Laura: Absolutely. And it is very recent, please correct me if I’m wrong, but I believe the first excavations out of Oak Lawn Cemetery was last summer and now they’re working on it again, I think I read something, just a week ago.


Kavin: Yes, we started, and it was by design, once we got the ok and once we had all the approval from the members of the oversight committee and all the technical and mechanical issues underhand, we decided by design to start that excavation on June 1, 2021 as a symbolic gesture. So, we wanted to step back in time once we found these victims, these pioneering Tulsans, to give us a second chance to do the right thing. And we chose that. So, in July, that very very hot July when we were 15 feet into the ground, not finding nothing at the time, and it was disappointing, because we were so sure we got ‘em. You never know until you go after them, so we reconvened and chose another hot spot and there is where it started to reveal itself and it was like, ok, we’ve got something more obtainable to research. Let’s go get them.


Laura: Let’s talk about that. What did you find, and what was that like for you?


Kavin: For me, not being experienced in the field of forensic science and being able to retrieve such information, the anticipation was incredible to see the bulldozers one at a time, inch by inch, scraping the ground. I was sitting there like let’s get to it, but it was very important to go very slow, because you never know what kind of artifacts you might find within that dig. And then the meticulous era of sifting and going through all the… it was nerve wracking! But, it was all worth it, because it revealed the first two and then the first 10, and I think all said it was like 30 that was there and we exhumed 19 of them and then those 19 were sent to the lab to my good friends at Intermountain Forensics. So, that right there has been very powerful, and I can’t wait, because now we’ve found more just last week as we put those loved ones back into the ground with a proper memorial with song and scripture and put them back and went right back to work after that. Slowly, we’d peel those layers of dirt back until it revealed, just like the other one, two, three, nine, twelve. After we revealed that, and we went to another right in the same area and we’re up to five right now. This is as of today.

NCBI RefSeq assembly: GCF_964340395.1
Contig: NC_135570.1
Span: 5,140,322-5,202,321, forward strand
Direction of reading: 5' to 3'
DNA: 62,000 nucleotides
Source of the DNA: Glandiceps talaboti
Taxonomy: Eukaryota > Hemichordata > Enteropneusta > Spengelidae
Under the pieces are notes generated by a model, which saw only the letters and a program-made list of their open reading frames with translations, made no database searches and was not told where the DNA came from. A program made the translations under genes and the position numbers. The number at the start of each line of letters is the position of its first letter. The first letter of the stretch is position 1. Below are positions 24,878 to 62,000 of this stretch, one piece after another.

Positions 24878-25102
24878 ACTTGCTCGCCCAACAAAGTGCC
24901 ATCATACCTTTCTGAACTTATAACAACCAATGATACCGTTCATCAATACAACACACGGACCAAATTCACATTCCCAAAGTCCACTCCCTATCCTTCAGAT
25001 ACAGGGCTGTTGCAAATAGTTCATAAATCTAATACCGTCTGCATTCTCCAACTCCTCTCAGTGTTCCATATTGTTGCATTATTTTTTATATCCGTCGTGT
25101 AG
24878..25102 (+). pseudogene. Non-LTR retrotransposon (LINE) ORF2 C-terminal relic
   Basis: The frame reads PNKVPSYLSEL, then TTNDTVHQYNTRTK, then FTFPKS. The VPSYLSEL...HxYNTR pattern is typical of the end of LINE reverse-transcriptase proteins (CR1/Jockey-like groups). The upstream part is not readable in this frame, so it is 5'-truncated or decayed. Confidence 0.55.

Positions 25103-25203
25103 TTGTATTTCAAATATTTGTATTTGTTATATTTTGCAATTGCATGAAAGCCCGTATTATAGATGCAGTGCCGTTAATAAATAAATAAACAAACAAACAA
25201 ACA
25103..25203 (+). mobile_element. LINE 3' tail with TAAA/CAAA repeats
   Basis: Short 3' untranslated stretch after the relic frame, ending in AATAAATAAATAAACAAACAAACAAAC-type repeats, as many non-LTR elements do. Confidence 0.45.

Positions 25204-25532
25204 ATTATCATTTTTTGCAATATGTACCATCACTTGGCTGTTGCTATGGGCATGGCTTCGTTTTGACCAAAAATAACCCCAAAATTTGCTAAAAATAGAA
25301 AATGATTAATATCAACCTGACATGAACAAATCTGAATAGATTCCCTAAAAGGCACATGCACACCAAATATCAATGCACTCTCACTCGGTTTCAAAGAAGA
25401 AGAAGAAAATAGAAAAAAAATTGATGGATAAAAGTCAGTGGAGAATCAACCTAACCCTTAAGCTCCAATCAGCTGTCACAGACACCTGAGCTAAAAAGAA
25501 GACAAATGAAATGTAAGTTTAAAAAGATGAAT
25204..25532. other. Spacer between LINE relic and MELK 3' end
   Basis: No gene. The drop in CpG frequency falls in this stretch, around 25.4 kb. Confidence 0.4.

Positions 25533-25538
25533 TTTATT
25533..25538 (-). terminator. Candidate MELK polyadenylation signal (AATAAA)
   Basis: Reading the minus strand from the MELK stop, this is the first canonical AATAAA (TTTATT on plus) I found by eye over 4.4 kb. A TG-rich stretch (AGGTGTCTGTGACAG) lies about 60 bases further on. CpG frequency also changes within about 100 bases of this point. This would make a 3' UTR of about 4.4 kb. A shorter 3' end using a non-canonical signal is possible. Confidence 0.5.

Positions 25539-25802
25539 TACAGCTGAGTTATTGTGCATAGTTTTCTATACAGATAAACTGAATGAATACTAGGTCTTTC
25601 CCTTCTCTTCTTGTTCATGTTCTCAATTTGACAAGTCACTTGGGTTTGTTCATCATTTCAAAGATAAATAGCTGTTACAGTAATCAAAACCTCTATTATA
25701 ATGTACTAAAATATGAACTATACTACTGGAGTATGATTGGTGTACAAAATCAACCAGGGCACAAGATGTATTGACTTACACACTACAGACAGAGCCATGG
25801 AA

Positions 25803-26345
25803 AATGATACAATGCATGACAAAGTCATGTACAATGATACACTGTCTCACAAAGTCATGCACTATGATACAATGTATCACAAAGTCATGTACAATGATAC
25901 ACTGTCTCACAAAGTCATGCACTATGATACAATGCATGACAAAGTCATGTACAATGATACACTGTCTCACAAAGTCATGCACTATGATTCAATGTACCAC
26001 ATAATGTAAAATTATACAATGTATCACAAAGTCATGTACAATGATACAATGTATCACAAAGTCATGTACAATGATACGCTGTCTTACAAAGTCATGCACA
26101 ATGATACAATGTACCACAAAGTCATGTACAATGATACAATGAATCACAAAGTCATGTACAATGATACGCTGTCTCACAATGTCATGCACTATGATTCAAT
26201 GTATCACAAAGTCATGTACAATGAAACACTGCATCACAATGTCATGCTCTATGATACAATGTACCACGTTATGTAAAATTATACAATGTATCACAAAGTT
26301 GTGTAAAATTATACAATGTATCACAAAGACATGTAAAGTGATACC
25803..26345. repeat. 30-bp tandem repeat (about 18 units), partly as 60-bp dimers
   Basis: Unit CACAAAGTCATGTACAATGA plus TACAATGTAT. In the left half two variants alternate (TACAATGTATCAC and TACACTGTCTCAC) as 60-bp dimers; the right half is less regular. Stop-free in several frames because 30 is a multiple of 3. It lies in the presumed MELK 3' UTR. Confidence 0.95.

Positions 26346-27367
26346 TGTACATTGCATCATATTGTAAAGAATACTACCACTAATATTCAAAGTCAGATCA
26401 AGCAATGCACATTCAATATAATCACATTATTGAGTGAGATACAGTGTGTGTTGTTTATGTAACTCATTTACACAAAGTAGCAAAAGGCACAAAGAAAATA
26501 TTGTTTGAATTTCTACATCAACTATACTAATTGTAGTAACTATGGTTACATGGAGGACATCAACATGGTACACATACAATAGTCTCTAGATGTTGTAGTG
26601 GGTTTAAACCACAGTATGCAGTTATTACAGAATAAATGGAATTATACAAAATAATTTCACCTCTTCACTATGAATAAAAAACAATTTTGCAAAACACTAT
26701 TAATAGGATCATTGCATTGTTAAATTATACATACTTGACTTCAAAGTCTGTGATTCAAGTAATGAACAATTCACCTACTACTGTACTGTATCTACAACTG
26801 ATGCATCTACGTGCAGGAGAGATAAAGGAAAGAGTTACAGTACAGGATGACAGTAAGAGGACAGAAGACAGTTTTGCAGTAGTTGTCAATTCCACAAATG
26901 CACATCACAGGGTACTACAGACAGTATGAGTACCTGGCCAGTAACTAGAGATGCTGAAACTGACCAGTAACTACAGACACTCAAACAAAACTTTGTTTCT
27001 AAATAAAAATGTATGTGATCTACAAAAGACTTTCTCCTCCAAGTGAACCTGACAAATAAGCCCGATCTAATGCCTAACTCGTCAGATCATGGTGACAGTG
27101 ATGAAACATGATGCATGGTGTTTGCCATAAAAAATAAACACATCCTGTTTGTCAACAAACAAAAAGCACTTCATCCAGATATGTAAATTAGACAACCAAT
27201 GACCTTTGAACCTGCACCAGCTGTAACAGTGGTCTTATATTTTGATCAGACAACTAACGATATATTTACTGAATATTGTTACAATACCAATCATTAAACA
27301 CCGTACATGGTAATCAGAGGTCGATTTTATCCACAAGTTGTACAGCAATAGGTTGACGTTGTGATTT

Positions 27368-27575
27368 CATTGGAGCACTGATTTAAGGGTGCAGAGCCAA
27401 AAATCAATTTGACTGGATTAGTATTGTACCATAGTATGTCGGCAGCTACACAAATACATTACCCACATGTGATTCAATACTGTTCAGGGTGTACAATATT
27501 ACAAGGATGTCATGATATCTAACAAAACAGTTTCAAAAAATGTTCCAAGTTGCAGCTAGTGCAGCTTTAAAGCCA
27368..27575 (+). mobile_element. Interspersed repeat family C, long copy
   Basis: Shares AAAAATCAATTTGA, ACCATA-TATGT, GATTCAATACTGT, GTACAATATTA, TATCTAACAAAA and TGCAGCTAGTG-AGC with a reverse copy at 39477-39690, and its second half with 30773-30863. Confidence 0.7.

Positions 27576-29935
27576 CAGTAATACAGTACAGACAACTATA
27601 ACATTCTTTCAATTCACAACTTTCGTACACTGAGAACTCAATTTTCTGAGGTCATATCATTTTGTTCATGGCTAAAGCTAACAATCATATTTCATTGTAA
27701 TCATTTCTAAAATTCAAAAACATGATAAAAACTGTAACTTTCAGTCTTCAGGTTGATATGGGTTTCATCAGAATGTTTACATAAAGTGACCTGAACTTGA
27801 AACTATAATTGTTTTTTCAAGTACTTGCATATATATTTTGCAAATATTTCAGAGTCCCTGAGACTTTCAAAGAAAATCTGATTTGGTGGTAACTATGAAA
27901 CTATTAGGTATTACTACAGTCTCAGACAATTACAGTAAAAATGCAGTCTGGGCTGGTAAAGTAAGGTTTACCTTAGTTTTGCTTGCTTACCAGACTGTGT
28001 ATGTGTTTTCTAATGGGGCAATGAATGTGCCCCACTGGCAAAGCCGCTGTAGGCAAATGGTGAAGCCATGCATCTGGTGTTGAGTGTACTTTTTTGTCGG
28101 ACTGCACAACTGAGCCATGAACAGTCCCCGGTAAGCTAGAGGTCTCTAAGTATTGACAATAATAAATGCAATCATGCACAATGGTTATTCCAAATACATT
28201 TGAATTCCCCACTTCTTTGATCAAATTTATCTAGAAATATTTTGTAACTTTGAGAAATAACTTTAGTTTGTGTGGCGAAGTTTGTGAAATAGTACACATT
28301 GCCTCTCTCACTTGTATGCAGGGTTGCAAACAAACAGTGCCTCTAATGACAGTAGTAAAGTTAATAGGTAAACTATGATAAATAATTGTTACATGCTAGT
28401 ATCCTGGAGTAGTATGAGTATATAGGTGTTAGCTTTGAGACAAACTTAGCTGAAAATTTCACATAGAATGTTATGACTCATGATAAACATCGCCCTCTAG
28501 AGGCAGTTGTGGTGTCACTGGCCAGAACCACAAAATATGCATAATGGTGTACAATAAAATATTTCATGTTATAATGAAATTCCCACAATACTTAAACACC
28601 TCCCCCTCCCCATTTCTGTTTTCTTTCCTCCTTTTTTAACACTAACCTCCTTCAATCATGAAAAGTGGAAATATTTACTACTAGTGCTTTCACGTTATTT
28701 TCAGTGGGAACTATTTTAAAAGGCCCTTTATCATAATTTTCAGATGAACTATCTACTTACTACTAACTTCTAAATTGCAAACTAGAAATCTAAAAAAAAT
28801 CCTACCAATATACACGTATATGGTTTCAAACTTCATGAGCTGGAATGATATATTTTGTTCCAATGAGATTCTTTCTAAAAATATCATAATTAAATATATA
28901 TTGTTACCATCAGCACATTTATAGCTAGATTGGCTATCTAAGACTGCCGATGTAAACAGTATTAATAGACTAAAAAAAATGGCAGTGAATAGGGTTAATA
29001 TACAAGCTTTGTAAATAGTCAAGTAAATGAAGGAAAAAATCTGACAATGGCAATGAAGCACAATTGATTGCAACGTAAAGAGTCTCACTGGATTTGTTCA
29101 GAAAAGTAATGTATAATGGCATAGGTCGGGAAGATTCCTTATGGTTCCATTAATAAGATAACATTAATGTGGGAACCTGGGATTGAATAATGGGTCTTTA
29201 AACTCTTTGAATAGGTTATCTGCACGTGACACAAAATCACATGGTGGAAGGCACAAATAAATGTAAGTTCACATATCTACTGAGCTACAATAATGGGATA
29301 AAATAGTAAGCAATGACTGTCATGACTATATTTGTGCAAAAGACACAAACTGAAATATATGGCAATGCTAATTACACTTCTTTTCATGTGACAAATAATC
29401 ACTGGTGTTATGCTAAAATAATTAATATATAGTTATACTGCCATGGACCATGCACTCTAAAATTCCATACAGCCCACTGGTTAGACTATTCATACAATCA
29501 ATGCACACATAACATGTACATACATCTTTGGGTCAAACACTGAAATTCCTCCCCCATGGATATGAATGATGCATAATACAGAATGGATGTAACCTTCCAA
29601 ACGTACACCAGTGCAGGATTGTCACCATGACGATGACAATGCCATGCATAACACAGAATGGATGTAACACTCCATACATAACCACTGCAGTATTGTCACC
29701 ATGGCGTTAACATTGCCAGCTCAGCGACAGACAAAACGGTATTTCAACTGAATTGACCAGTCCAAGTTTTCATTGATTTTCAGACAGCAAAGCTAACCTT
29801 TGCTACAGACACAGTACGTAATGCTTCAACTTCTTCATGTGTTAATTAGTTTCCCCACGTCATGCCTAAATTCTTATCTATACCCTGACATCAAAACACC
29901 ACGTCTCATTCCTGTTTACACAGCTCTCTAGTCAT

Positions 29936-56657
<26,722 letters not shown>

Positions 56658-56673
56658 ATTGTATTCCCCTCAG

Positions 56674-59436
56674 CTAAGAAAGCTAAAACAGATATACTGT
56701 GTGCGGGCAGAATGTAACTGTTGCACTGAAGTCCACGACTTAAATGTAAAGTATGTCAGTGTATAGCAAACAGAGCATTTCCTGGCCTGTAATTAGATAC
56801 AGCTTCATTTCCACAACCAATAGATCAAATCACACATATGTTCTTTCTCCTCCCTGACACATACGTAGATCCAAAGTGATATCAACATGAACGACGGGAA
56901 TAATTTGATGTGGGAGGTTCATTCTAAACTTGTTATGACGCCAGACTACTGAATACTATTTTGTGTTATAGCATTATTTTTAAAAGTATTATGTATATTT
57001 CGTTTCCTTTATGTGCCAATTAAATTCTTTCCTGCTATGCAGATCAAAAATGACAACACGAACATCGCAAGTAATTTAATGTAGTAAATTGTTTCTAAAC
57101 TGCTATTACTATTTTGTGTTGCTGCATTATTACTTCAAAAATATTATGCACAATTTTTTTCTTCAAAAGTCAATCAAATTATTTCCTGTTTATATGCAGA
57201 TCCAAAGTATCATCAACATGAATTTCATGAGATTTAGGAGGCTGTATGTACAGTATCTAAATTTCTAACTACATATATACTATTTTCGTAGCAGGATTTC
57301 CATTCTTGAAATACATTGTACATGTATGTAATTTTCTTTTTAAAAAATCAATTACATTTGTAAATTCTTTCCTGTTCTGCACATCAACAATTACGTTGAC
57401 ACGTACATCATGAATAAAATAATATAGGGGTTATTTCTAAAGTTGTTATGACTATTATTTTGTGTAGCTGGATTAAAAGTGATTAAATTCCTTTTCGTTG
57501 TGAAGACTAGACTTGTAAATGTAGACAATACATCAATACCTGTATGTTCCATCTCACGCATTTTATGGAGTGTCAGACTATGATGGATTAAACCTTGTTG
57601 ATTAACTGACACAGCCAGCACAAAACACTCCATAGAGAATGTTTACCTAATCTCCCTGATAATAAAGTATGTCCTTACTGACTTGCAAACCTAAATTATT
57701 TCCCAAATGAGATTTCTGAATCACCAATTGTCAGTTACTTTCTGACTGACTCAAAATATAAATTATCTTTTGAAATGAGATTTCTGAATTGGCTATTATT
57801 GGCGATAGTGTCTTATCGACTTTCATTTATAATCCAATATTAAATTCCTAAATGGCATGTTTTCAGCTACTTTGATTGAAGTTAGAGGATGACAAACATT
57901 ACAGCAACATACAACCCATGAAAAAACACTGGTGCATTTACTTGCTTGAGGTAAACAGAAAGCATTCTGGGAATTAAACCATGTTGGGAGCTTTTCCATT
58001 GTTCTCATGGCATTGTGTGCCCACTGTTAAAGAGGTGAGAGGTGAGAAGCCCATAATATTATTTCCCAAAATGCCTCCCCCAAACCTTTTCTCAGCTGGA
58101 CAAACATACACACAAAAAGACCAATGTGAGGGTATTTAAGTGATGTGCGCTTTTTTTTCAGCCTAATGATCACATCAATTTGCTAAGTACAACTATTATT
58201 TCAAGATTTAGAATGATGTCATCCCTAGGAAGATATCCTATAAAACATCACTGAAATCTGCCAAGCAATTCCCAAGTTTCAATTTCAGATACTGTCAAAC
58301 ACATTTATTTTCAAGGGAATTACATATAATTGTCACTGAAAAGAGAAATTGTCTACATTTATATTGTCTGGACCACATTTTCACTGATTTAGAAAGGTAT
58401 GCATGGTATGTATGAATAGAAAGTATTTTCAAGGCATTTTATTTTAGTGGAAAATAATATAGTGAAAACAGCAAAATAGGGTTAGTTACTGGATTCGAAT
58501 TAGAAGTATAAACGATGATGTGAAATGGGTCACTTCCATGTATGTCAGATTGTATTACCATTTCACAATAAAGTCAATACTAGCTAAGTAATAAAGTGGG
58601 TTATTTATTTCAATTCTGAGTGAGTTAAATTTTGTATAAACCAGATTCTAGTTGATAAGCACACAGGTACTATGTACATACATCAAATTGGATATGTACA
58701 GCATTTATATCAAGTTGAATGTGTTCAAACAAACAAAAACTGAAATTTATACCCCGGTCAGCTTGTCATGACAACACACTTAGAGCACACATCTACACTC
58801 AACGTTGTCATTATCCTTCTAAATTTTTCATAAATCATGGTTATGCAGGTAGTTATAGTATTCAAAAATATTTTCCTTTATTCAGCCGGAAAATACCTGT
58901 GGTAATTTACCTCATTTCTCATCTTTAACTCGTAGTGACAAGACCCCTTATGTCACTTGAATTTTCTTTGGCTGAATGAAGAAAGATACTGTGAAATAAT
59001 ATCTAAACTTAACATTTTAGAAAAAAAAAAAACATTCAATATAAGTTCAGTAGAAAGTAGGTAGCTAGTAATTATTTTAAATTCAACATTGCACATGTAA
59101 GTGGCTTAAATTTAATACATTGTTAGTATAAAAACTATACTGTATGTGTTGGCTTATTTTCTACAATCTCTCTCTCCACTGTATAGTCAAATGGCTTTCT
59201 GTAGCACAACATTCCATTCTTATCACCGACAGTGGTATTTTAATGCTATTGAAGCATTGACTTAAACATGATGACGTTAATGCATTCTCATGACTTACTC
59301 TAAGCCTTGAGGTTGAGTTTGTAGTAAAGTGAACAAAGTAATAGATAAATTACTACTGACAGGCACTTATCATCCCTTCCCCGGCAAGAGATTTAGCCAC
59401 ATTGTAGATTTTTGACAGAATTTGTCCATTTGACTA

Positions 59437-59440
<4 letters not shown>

Laura: Wow, that is remarkable and the fact that now the technology exists to run the DNA to understand more.


Kavin: Yes, and I’m glad that we have the DNA part of our generation to help us to determine if we can get the proper DNA to do the testing and to get the results of it. There are a lot of people that talked about their loved ones missing and they were effected by it, but when everything settled down, they didn’t… We’d never see them again. My great-grandfather who visited Tulsa before he passed away and the six others that were infants at the time, as he went down Greenwood and he went down to the area above his businesses, he said that he was very sad, because no longer was there a place for them all to join. It was gone. The people that he knew, as he got up to talk to them, were no longer there, and so, he died shortly after. He said that he was angry. He died angry because he never recouped or was able to rebuild after the so-called riot of 1921. And there are many stories like that.